Lloyd Milton Brett

From Wikipedia, the free encyclopedia
Jump to: navigation, search
Lloyd Milton Brett
Loyd Brett.jpg
Lloyd M. Brett
Born (1856-02-22)February 22, 1856
near Dead River, Maine
Died September 23, 1927(1927-09-23) (aged 71)
Washington, D.C.
Place of burial Arlington National Cemetery
Allegiance United States of America
Service/branch United States Army
Years of service 1879–1919
Rank Brigadier General
Commands held 2nd United States Cavalry
160th Infantry Brigade
80th Infantry Division
Battles/wars American Indian Wars
World War I
Awards Medal of Honor
Distinguished Service Medal
Legion of Honor
Croix de Guerre

Lloyd Milton Brett (February 22, 1856 – September 23, 1927) was a United States Army Brigadier General who was a recipient of the Medal of Honor for valor in action on April 1, 1880 at O'Fallon's Creek, Montana. He graduated from West Point and served in numerous campaigns on the Western Frontier and later in World War I. He retired as a Brigadier General in 1919.[1][2]

Early life and family[edit]

Brett was born near Dead River, Maine on February 22, 1856. On July 1, 1875 he accepted an appointment to the United States military academy at West point and graduated in 1879.[3] He married Emma Wallace (1865–1948) on February 7, 1887 and together on October 13, 1889 they had a daughter, Helen Brett.[1]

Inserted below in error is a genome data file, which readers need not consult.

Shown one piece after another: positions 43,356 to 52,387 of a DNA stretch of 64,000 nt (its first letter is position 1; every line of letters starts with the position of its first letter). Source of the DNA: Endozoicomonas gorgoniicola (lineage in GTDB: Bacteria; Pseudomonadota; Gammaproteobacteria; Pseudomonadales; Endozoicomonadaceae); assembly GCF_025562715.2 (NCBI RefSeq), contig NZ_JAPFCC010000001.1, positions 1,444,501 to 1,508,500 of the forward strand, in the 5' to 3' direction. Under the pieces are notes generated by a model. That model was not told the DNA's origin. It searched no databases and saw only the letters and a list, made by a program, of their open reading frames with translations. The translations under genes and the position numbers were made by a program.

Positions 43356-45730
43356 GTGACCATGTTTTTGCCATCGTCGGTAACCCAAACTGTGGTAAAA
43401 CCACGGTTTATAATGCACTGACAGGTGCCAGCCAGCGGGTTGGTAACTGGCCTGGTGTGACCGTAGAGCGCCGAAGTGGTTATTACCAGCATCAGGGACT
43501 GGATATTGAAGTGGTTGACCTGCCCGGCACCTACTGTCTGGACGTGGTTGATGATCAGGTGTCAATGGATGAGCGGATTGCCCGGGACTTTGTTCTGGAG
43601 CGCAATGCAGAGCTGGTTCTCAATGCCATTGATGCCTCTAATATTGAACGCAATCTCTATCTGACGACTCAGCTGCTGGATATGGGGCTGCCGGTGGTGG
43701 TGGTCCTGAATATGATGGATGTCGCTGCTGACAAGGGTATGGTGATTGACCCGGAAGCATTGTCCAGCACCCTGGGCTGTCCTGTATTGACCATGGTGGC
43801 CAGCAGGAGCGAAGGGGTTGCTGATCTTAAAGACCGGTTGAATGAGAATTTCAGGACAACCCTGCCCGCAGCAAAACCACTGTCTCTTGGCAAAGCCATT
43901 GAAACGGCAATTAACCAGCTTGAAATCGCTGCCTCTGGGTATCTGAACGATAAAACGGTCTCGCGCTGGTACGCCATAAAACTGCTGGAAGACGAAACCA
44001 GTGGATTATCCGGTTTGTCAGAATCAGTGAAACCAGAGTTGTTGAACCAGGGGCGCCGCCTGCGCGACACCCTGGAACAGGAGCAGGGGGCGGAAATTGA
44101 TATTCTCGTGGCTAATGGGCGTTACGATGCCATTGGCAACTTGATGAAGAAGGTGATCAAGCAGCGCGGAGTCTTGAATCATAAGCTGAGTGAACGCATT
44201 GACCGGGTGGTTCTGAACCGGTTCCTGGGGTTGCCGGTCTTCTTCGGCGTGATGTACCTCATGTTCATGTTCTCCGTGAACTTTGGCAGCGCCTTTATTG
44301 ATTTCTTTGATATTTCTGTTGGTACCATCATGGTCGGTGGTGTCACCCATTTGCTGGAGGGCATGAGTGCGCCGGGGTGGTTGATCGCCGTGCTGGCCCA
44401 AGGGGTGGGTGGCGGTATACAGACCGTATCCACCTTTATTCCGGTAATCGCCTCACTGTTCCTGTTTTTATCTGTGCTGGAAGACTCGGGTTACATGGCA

Military career[edit]

After graduation he received a commission on June 13, 1879 as a Second Lieutenant, in the 2nd United States Cavalry.[1][3]

While a member of the 2d U.S. Cavalry during the American Indian Wars he participated in the pursuit of a group of Sioux Indians who had stolen a herd of ponies. On April 1, 1880 the group was located by scouts making camp with the herd at the head of O'Fallon Creek. In what would later be known as the Battle of O'Fallons Creek he was ordered to take ten soldiers and attempt to capture the complete herd. The soldiers were able to retrieve the herd and cut the Indians off from their horses as well. When the Indian group attempted to get to their horses and escape they were driven away, causing them to separate. In the action one of the Indians was killed and five were captured, while the rest escaped into a nearby group of trees. When Brett and his men tried to approach the trees, the Indians, who had laid down on the ground inside the woods, opened fire on the troops. In the battle one soldier was shot in the head and one horse was hurt and the soldiers' attack had been repelled. While the soldiers considered their next move, the Indians moved into a more defensible position, although completely surrounded. By this point it was getting dark and the soldiers were cold and tired from the day's fighting and they determined it to infeasible to attack. At some point the Indian group escaped from their position without a trace and escaped. For his actions during the battle, Brett received the Medal of Honor, which was presented to him February 7, 1895.[4]